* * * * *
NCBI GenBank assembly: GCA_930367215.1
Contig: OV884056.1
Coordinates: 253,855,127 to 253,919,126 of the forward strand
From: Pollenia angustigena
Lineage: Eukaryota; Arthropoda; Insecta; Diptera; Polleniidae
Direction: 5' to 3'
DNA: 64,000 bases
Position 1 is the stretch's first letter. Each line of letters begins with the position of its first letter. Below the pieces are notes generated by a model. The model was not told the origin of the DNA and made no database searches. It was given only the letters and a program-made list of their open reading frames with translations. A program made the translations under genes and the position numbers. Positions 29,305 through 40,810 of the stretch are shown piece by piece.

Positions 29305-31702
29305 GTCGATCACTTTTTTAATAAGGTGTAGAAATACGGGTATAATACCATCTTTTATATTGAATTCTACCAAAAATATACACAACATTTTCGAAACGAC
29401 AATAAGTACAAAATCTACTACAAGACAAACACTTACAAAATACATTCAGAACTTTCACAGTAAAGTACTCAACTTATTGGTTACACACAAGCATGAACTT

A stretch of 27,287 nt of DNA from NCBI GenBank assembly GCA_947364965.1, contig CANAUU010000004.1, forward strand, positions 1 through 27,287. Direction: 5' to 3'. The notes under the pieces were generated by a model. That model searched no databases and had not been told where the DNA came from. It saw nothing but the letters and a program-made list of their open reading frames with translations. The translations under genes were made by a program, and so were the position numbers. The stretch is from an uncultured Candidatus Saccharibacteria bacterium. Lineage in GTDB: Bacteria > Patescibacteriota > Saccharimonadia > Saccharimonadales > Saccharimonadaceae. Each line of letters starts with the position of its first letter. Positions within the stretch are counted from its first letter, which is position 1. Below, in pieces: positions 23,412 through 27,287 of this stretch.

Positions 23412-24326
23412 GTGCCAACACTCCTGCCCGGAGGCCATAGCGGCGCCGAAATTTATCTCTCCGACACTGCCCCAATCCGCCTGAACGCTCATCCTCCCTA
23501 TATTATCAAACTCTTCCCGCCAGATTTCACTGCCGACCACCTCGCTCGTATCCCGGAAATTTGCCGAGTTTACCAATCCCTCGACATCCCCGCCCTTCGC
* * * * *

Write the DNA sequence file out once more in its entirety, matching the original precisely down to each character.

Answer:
NCBI GenBank assembly: GCA_930367215.1
Contig: OV884056.1
Coordinates: 253,855,127 to 253,919,126 of the forward strand
From: Pollenia angustigena
Lineage: Eukaryota; Arthropoda; Insecta; Diptera; Polleniidae
Direction: 5' to 3'
DNA: 64,000 bases
Position 1 is the stretch's first letter. Each line of letters begins with the position of its first letter. Below the pieces are notes generated by a model. The model was not told the origin of the DNA and made no database searches. It was given only the letters and a program-made list of their open reading frames with translations. A program made the translations under genes and the position numbers. Positions 29,305 through 40,810 of the stretch are shown piece by piece.

Positions 29305-31702
29305 GTCGATCACTTTTTTAATAAGGTGTAGAAATACGGGTATAATACCATCTTTTATATTGAATTCTACCAAAAATATACACAACATTTTCGAAACGAC
29401 AATAAGTACAAAATCTACTACAAGACAAACACTTACAAAATACATTCAGAACTTTCACAGTAAAGTACTCAACTTATTGGTTACACACAAGCATGAACTT

A stretch of 27,287 nt of DNA from NCBI GenBank assembly GCA_947364965.1, contig CANAUU010000004.1, forward strand, positions 1 through 27,287. Direction: 5' to 3'. The notes under the pieces were generated by a model. That model searched no databases and had not been told where the DNA came from. It saw nothing but the letters and a program-made list of their open reading frames with translations. The translations under genes were made by a program, and so were the position numbers. The stretch is from an uncultured Candidatus Saccharibacteria bacterium. Lineage in GTDB: Bacteria > Patescibacteriota > Saccharimonadia > Saccharimonadales > Saccharimonadaceae. Each line of letters starts with the position of its first letter. Positions within the stretch are counted from its first letter, which is position 1. Below, in pieces: positions 23,412 through 27,287 of this stretch.

Positions 23412-24326
23412 GTGCCAACACTCCTGCCCGGAGGCCATAGCGGCGCCGAAATTTATCTCTCCGACACTGCCCCAATCCGCCTGAACGCTCATCCTCCCTA
23501 TATTATCAAACTCTTCCCGCCAGATTTCACTGCCGACCACCTCGCTCGTATCCCGGAAATTTGCCGAGTTTACCAATCCCTCGACATCCCCGCCCTTCGC